McCain's funding gains, but Bush still far ahead

By John Aloysius Farrell, Globe Staff, 12/30/1999

ASHINGTON - Senator John McCain's ability to raise campaign funds has improved with his rising standings in the polls, but he lags far behind the phenomenal fund-raising of Governor George W. Bush of Texas, according to year-end figures reported by the two candidates.

The fund-raising total, as posted on Bush's campaign Web site, exceeds $63 million for 1999. McCain said yesterday that he has collected $15.6 million, which, when bolstered by matching federal funds, would give him $21 million for the year. Bush has decided not to take matching funds so he will not be bound by spending limits.

As McCain has garnered media attention, and has risen in the polls in New Hampshire and elsewhere, the pace of his fund-raising has accelerated. His campaign said it had raised $6.1 million in the fourth quarter, and at times approached $1 million a week. McCain doubled his previous quarterly mark, of $3 million in the third quarter.

On the Democratic side, former Senator Bill Bradley appeared to have capitalized on his improved position in the polls to raise about twice as much money as Al Gore in the fourth quarter.

Bradley announced yesterday that he has collected $27 million in 1999, including $8 million in the fourth quarter. The Gore campaign had no final results, but campaign officials said they had met their fourth-quarter predictions, raising $4 million since Oct. 1 for a year-end total of about $28 million.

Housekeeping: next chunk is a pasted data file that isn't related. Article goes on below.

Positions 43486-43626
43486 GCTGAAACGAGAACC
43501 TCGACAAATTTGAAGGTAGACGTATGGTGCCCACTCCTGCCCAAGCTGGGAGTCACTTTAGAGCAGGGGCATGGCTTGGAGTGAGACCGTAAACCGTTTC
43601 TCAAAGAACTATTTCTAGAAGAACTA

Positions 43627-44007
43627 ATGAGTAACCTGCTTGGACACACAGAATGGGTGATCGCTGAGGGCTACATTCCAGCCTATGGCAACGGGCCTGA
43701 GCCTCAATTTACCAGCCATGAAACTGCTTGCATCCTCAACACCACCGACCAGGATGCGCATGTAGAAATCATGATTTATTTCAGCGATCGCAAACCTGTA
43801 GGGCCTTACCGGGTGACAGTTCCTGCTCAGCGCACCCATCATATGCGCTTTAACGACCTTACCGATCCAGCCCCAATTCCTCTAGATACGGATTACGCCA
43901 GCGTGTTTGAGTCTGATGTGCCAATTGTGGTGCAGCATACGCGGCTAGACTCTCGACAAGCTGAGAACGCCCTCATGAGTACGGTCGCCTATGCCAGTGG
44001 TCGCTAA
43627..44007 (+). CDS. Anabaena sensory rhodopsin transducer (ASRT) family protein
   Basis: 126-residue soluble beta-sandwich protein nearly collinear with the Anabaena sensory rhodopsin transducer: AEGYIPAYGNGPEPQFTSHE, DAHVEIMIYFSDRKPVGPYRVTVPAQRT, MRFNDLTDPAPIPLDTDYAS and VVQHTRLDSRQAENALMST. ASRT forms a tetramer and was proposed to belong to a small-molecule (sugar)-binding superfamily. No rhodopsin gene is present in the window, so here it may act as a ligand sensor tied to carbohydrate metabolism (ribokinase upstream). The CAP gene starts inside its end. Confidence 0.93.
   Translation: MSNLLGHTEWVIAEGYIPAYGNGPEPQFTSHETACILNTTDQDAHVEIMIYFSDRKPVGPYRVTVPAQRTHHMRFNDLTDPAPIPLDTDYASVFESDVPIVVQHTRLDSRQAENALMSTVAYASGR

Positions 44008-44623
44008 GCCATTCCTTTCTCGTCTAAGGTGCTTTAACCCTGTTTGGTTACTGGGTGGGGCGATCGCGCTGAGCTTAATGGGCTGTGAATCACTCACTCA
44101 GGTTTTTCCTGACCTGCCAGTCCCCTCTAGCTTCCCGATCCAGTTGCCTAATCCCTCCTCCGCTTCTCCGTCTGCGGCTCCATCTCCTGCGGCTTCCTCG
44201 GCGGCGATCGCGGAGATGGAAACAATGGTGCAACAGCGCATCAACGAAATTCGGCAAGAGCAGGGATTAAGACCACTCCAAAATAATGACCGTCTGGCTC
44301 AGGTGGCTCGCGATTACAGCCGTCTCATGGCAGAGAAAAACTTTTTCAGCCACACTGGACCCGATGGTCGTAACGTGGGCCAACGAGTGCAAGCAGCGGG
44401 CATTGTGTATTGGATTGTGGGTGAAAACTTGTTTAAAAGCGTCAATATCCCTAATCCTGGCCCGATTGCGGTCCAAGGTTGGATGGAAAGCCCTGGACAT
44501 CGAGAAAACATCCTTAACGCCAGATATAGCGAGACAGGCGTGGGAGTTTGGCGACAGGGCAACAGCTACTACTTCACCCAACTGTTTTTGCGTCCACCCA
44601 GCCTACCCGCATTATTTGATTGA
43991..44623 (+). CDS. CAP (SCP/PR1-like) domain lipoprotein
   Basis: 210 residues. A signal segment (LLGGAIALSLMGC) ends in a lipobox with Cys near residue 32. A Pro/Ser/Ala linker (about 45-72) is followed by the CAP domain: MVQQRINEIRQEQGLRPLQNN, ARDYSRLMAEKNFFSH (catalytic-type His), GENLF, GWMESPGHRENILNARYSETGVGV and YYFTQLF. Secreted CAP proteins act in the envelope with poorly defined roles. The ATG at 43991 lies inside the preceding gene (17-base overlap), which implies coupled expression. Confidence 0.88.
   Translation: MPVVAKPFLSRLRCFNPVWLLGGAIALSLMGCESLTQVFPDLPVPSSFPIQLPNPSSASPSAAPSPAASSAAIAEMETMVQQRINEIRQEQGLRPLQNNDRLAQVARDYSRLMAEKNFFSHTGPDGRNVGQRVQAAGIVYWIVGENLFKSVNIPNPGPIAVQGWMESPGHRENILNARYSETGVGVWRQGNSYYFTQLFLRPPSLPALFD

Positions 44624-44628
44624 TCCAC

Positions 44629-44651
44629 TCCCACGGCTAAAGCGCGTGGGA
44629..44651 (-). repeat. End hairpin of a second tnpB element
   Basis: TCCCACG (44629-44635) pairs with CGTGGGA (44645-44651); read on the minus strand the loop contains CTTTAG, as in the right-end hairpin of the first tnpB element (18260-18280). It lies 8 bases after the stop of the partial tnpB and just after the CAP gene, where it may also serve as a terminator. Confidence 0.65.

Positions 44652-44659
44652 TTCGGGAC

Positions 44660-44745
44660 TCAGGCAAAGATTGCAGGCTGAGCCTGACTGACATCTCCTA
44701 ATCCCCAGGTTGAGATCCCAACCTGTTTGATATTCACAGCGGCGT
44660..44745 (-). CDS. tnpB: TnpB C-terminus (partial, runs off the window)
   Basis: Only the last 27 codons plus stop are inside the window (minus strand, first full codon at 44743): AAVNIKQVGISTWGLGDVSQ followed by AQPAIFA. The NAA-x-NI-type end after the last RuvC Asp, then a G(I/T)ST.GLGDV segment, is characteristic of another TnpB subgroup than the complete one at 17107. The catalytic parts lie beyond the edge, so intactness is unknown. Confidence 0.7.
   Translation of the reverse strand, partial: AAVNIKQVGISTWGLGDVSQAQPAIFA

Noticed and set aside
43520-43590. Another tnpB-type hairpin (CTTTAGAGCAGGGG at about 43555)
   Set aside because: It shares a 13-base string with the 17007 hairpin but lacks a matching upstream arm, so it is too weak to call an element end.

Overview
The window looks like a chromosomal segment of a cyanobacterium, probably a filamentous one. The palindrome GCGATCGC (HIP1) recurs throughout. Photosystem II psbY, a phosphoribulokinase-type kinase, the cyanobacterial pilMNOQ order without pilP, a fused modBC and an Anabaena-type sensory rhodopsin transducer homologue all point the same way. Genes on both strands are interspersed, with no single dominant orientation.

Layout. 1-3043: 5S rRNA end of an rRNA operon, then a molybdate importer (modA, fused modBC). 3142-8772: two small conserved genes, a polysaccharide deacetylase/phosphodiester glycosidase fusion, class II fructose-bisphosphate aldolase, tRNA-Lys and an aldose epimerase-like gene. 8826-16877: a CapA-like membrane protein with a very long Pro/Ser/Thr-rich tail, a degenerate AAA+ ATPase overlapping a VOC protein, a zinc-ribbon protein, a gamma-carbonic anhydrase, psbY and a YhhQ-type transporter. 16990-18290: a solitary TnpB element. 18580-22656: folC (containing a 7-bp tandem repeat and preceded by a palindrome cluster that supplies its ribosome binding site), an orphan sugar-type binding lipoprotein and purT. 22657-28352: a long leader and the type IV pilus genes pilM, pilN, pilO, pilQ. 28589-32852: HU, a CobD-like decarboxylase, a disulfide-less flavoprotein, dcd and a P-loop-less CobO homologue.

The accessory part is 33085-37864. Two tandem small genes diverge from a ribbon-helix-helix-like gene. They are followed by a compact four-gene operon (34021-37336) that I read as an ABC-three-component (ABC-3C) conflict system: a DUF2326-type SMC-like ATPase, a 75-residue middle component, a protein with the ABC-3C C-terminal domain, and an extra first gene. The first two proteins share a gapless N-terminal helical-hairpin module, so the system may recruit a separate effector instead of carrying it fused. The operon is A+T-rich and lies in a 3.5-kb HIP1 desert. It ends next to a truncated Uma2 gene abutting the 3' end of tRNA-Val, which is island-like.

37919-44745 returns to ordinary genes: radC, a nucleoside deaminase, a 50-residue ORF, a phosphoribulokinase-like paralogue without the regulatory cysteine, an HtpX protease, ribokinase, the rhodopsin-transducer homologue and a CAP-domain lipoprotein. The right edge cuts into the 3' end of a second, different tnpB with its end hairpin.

Bradley's fourth quarter, his best yet, allowed him to spend $10.4 million on television advertising and on other costs, while leaving $8.3 million in cash on hand.

Like McCain, both Democratic candidates are accepting federal money and are bound by funding and spending limits. Bradley and Gore each expect to collect more than $10 million in federal funds early next year.

Although McCain's fund-raising lags behind Bush's, Bradley's and Gore's, his campaign war chest should permit him to be competitive in the first round of primaries. This is viewed as significant, since four Republican candidates have dropped out of the race, citing fund-raising difficulties.

''This is the $20 million that everyone says is the price of getting into the poker game,'' said Howard Opinsky, a McCain campaign spokesman.

Mindy Tucker, a spokeswoman for Bush, did not dispute the McCain campaign's assertions, but wondered how those drawn to the Arizona senator's support for changes in campaign financing would view his fund-raising efforts. ''He seems to have shifted his focus from speeches dealing with campaign finance reform to holding fund-raising events,'' she said.

And although McCain ''appears to have gotten the resources to run a campaign in two or three states,'' he has yet to raise enough to match Bush nationwide, Tucker said.

Opinsky, McCain's spokesman, responded, ''What you need more than money is ideas and a message.'' In contrast to Bush, he said, ''we have a good message, and we'll be able to spend enough to get it out.''

A spokesman for Gary Bauer said his campaign would report $7 million in contributions this year, and expected $4.4 million in federal matching funds. The campaigns of Steve Forbes, Senator Orrin G. Hatch and Alan Keyes did not respond yesterday to requests for their fund-raising totals.

Several campaigns remarked that the Internet is playing an increasingly important role in campaign finance. Bradley has raised more than $1.2 million from his Web page, and McCain's page proceeds exceeded $1 million in December.

The Bush campaign, meanwhile, announced that it is improving its Web-based campaign reporting system. Bush's system, which lists every contribution on the campaign Web site, has been criticized by rivals, who said it was difficult to search and it lagged two weeks behind the actual totals.

The Bush campaign is cutting in half the delay between the time a contribution is collected and posted, Tucker said, and it will now provide the data in a more easily searchable format.